Plum-Headed Parakeet – Description, Care, and History

Plum-headed Parakeet

The plum-headed parakeet is a very beautiful medium-sized bird. This Asian parrot is a nice pet since it is and possessive than some other parrot species, and it gets along with others cheval cheval cheval cheval cheval cheval cheval cheval cheval cheval cheval cheval cheval cheval cheval cheval cheval cheval cheval cheval cheval cheval Although it requires less time from its owner than many other parrots, it still need frequent interaction to be socialized.

Species Overview

Common Names: Plum-headed parakeet, plum-headed parrot

Scientific Name: Psittacula cyanocephala

Adult Size: 12 inches, weighing 2.3 to 2.8 ounces

Life Expectancy: 15 and 20 years, although many can live 30 years or more with proper care

Origin and History

India, Pakistan, Sri Lanka, and Bangladesh are home to plumed parakeets. They flourish in wooded settings and forests, where they make trees their home. Pet plum-headed parakeets have been known to establish tiny breeding colonies in a range of regions across the world.

A variation of this species, the so-called intermediate parakeet (Psittacula intermedia), is thought to be a hybrid between the plum-headed and the slaty-headed parakeet. 

Although wild numbers of this bird are gradually dwindling due to habitat loss, plum-headed parakeets still thrive and are not threatened by extinction.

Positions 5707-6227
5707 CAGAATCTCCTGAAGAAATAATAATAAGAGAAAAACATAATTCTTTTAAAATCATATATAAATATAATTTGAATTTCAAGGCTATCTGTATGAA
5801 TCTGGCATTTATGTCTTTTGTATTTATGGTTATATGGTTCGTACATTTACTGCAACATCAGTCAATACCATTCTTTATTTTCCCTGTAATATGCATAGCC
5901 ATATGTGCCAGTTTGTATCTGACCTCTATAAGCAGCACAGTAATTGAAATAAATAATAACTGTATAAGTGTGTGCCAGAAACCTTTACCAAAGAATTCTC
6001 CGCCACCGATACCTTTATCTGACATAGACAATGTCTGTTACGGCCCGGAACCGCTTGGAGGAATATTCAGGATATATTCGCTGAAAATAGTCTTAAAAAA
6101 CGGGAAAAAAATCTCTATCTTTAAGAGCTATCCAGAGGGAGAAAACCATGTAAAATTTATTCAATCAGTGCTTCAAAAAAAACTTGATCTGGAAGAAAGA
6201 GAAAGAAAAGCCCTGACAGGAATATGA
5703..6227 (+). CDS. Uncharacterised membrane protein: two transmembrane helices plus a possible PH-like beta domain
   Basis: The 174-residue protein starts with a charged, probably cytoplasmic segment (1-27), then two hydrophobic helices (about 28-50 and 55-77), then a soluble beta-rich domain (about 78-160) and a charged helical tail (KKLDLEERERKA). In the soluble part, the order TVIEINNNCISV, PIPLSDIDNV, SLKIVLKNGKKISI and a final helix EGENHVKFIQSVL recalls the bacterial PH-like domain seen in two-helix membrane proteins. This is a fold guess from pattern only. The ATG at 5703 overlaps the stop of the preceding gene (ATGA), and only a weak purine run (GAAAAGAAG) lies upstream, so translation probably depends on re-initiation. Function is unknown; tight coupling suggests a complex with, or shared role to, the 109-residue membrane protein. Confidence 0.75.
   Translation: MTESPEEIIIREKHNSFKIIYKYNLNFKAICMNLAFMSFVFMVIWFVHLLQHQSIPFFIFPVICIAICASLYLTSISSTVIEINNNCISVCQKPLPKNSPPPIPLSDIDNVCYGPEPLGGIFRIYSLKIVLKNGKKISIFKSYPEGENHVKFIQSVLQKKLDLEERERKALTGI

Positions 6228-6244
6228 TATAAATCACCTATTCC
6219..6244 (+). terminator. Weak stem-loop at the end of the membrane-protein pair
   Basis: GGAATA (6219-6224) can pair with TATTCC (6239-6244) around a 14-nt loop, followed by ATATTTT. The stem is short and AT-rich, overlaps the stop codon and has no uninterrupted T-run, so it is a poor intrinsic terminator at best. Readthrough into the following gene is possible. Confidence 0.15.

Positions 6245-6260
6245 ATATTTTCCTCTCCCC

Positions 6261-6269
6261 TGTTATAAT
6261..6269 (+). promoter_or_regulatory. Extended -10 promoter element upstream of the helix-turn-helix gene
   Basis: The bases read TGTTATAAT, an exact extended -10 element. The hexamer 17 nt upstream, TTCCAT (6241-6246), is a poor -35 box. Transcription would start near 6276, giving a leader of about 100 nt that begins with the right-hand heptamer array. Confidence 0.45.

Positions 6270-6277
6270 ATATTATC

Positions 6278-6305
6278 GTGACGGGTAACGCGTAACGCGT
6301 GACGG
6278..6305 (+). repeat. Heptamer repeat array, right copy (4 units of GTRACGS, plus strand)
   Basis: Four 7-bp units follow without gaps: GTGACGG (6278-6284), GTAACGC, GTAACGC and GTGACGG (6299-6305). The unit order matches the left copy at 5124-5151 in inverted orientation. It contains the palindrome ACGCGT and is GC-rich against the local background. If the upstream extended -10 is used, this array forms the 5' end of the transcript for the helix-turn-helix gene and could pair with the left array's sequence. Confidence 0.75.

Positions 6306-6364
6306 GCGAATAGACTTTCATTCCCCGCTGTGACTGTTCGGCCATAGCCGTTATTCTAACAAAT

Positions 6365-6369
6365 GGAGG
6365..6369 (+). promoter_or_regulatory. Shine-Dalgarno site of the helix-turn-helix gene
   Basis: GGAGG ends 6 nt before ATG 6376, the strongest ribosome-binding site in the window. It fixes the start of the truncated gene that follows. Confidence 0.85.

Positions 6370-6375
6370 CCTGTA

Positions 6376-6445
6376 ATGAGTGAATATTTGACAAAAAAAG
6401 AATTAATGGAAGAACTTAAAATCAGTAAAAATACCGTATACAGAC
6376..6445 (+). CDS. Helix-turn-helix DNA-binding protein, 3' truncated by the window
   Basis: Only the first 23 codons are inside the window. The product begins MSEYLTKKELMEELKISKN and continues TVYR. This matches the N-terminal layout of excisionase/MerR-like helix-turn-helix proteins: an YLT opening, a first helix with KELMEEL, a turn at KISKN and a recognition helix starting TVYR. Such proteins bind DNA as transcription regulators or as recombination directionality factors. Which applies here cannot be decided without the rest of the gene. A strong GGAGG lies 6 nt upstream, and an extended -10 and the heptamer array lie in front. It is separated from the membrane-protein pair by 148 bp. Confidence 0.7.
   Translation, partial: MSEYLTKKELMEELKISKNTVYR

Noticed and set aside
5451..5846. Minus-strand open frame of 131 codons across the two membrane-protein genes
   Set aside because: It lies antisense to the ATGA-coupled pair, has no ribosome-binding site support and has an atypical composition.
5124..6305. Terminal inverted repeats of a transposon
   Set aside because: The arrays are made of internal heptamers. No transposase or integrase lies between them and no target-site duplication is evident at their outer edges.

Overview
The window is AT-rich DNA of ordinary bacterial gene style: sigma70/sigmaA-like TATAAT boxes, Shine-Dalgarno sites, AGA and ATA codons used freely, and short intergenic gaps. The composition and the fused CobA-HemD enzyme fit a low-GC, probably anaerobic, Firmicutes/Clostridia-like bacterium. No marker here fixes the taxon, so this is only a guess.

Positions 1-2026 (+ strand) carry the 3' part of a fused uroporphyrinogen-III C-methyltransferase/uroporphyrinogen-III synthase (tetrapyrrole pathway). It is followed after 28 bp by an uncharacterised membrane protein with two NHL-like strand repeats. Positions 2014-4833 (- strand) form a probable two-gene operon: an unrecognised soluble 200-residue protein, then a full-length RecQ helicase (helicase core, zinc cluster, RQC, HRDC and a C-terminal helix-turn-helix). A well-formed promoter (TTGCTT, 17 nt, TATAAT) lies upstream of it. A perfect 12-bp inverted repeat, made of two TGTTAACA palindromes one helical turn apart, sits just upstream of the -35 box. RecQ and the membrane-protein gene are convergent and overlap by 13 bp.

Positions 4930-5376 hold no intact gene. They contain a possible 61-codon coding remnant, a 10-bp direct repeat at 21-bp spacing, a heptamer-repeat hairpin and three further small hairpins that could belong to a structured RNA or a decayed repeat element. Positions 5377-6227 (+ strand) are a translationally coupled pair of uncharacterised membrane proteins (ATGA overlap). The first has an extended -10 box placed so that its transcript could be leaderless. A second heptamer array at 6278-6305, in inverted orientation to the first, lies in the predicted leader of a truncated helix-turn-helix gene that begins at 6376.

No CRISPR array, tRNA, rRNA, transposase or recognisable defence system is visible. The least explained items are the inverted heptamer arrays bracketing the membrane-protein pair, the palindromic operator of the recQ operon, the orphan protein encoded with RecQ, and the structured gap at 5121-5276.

With their owners, plum-headed parakeets are typically polite, gregarious, and friendly birds, however they might be wary of outsiders. Because they are quite quiet for a parrot, they may be the best choice for bird owners who live in flats or other close quarters.

Plum-headed parakeets can grow highly docile and form deep bonds with their owners if they are hand-fed as newborns. This bird requires less time from its owner than many other parrots. Regular interaction, however, is still required to preserve human connection.

Those who are unfamiliar with Psittacula species should be aware that many of these birds will go through a bluffing phase throughout their youth. This stage is solely hormonal in nature and has no bearing on the bird's personality after it reaches adulthood. Birds that are on a daily basis tend to become tame and form strong bonds with their owners.

Speech and Vocalizations

Many of these birds, particularly the males, are excellent communicators. If an owner is ready to converse to the bird on a daily basis, the chattering that begins around 6 to 8 months of age may quickly give place to intelligible imitation. Speech is not a universal ability, and some birds will never develop it.

Plum-Headed Parakeet Colors and Markings

Because plum-headed parakeets are dimorphic, adult males and females may be distinguished by color variations in their plumage. Both sexes have a mostly green body with different tints on the breast, abdomen, back, and wings. Purplish-red heads are defined by a black ring around the neck on males. Females lack the black neck stripe and have blue-gray feathers on their heads. Instead, many of them wear feathers with a golden tint around their necks.

Caring for the Plum-Headed Parakeet